Ethiopia Food Crisis: Meet the tiny breakfast grain that is helping to save lives

30 June 2016

Ethiopia hunger crisis farmers take food

Ethiopia Food Crisis: Farmers wait patiently at a food distribution in Mekele (Credit: Louise Norton)

Today more than 10 million women, men and children in Ethiopia are struggling with severe hunger caused by drought. This very real hunger crisis has left many vulnerable families dangerously malnourished.

Food shortages and ‘food insecurity’ – an inability to get enough good, nutritious food – are having an extreme impact on the most vulnerable families. These are being caused by drought, high food prices at the market and low prices for malnourished cattle.

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Food that grows in a drought

The staple crops people in Ethiopia farm are wheat, sorghum and barley. This is because they can survive hunger crises such as this one in a difficult climate providing a good, healthy food with very little input.

We’re familiar with wheat in England and Wales as we use it to make bread. Sorghum is also a grain and one of the most widely grown in the world. We don’t see it much in the UK, but it is fast becoming the go-to supergrain for the health conscious, much like quinoa has done. In drought-prone countries like Ethiopia, a crop like sorghum that is hardy and can survive dry weather, is invaluable.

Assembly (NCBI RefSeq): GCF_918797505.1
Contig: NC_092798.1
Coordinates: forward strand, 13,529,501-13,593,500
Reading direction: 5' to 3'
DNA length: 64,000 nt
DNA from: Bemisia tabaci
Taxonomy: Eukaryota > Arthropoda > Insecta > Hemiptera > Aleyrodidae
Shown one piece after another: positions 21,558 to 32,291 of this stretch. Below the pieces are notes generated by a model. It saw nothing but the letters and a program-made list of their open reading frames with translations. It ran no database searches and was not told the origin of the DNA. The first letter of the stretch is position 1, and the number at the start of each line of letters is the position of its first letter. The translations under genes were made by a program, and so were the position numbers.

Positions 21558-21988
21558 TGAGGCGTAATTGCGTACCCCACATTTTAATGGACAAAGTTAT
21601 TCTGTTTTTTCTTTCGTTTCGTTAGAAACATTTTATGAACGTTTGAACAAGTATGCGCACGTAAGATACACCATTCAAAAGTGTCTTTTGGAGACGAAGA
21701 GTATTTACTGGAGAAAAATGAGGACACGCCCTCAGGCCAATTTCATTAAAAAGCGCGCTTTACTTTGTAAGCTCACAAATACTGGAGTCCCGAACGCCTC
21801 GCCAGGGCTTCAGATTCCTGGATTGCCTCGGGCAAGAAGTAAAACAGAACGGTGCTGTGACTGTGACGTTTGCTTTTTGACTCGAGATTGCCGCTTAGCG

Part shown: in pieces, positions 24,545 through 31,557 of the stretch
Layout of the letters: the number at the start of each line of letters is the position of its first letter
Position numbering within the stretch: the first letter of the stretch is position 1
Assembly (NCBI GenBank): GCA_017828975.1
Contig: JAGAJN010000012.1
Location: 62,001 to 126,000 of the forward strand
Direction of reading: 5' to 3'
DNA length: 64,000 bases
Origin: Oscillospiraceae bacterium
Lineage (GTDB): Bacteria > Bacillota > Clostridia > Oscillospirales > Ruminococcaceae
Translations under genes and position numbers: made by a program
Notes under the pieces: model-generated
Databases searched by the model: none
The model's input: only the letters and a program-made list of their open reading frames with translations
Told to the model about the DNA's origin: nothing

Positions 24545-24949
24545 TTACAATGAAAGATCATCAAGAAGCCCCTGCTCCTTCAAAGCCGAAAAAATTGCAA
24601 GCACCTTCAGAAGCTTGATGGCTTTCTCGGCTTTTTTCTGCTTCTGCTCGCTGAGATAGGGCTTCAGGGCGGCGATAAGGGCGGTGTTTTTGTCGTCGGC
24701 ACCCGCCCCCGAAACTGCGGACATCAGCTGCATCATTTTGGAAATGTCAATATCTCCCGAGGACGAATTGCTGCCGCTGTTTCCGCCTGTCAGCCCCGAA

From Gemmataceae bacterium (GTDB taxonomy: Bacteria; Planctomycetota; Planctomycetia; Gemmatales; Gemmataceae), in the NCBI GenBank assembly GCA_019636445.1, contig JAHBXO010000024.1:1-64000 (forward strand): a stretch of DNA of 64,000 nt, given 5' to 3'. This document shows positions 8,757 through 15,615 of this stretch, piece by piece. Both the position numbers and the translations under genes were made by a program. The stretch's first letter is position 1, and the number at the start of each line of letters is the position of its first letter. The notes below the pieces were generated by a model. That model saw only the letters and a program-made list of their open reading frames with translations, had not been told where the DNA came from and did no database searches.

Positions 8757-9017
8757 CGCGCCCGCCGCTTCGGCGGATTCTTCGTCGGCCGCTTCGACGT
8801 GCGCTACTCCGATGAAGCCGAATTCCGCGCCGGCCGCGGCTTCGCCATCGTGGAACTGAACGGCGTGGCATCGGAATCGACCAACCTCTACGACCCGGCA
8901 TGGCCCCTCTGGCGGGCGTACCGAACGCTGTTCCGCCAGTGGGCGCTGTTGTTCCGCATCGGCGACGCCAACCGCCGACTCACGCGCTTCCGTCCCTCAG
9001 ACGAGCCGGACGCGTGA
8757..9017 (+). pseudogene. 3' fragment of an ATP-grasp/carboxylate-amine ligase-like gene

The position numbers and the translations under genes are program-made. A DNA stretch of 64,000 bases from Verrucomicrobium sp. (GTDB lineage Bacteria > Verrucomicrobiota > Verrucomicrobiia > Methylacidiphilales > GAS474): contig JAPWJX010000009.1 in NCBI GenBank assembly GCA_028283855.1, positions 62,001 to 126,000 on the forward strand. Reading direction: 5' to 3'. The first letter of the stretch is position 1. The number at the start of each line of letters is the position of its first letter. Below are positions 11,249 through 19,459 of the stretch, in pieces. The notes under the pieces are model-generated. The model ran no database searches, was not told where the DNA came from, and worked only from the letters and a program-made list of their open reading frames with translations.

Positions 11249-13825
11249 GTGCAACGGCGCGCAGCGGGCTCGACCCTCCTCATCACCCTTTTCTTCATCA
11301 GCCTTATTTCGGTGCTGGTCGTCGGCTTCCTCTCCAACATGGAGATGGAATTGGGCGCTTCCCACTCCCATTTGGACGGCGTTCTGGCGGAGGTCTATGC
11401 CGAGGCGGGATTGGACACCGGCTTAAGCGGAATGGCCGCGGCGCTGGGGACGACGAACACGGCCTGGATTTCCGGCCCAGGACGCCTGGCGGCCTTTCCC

Barley beats hunger

Barley is a key component of the Ethiopian diet. We think of barley as the powerhouse behind our breakfast cereals and beer, but in many countries around the world – such as Ethiopia – it keeps people alive and healthy.

That is why your money is helping to buy barley seeds for hungry families in Ethiopia. The seeds will grow with very little water and will yield enough to feed families there in a very short space of time.

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Ethiopia drought: Six reasons why barley is a world beater

Here are six things you should know about this incredible little grain that has been a staple in working diets across the world:

1. Barley is the little steak in the field

Barley has more protein than wheat, sorghum or maize, so it can play a big part in fighting malnutrition.

2. Barley keeps you fuller for longer

This filling grain helps people to stay less hungry.

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3. Ethiopia is a super market of barley

More varieties of barley are grown in Ethiopia than any other area of comparable size, which is huge – Ethiopia is over four times the size of the UK.

Watch these updates from Ethiopia to hear more about CAFOD's seed distribution:

4. Barley was grown on the shore of the Sea of Galilee

In settlements dating back 23,000 years, barley was grown on the shore of the great sea in what is now Israel.

5. Russell Crowe loves barley…possibly

Okay, it’s not strictly true that the Hollywood star loves barley, but Roman gladiators were called Hordearii, or ‘Barley Men’. The reason being: they would eat barley because they believed barley gave them greater strength and stamina than other men. Perhaps, when Russell was training for ‘Gladiator’, he devoured bowls-full to get the requisite lion-taming physique.

6. Barley pays the bills

This supergrain was so important that up until the 16th century, it was used as a currency in some parts of the world.

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